Welcome to the new year, already Christmas slides away like a train station platform behind us as the future opens up before us. I mention xmas merely because on that day I had the good fortune to check out a new gem in Guangzhou’s cultural cannon which according to some is running on empty. While it may not be quite that bad – there are some museums and galleries dotted around the city, notably the black box of Guangdong Museum in Huacheng Square – they are however few and far between and don’t exactly leap out at you. Like so many Chinese cities a degree of sleuth work in Sherlock studies may be required in seeking out the prize.
Guangzhou doesn’t have a transport museum as such, but the all new hands on interactive Metro Museum goes some way to filling that void. Though it touches on the history of transport in Guangzhou it is very much a homage to the amazing metro system that continues to grow as I type/write/speak. Again in the spirit of togetherness, it gives mention to other metro families around the world (see pictures) as well as some of the artwork that has graced the cards and tickets since its arrival – in my opinion the day card from a couple of years ago is nicer than the one used for permanent residents.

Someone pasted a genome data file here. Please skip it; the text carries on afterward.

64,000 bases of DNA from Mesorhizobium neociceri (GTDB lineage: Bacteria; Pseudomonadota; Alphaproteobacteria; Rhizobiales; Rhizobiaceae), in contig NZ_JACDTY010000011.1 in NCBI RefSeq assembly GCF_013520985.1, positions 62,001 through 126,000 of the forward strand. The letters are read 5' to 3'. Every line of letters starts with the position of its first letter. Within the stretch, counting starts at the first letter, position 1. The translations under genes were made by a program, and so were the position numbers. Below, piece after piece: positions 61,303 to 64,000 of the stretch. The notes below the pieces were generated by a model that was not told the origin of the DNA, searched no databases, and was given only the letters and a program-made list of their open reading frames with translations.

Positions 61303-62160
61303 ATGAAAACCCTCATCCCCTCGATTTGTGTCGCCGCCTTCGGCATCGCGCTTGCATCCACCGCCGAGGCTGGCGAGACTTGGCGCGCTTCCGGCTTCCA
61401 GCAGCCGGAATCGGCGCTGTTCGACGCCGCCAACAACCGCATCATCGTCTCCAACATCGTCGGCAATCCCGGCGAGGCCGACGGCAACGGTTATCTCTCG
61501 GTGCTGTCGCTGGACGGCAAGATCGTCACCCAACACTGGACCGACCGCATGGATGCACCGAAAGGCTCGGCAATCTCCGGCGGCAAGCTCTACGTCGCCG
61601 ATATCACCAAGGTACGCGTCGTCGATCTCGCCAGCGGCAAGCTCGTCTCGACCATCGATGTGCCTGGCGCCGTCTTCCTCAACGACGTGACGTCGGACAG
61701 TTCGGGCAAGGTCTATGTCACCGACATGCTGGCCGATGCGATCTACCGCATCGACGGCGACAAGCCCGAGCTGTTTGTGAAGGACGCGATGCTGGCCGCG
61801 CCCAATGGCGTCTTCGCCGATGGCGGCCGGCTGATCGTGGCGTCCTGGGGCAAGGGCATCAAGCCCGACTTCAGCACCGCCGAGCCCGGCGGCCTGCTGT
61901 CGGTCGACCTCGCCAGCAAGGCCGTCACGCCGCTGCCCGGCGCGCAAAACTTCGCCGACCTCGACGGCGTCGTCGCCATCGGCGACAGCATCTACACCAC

Not only that but there is also a look at how the trains work, problems and solutions in the construction process, station design models and of course the mighty tunnel borer itself. One of the few downsides is it can be very confusing finding your way inside. The museum is spread over a few floors and you’re never quite sure if you’ve missed something. Also the ending is a bit of an anti-climax; one time squished into a lift then spat out into a faceless lobby followed by bedazzling daylight, another time a return to the entrance. Either way it’s a touch disorientating.
I first noticed the signage for this museum earlier last year but you guessed it, the signs were up for all to see on the main boulevard before the museum had even finished its interior construction phase. Typical China (for those that read my frustrations blog). So finally it’s complete, open and quite splendid with many interactive gizmos to play with, if that is, you can speak Chinese. Only the main exhibition headers are in English meaning you can only helplessly admire the pictures but even then it’s still better than nothing, very enjoyable and highly recommended (especially if you’re a bit of a transport geek).
Guangzhou Metro Museum is located at Wanshengwei – the eastern end of Line 8 where it connects with Line 4. At the time of writing it was free and ticketless to enter, you simply scan a QR code on your smart phone. Not sure what the procedure is for those that don’t have one, if anyone.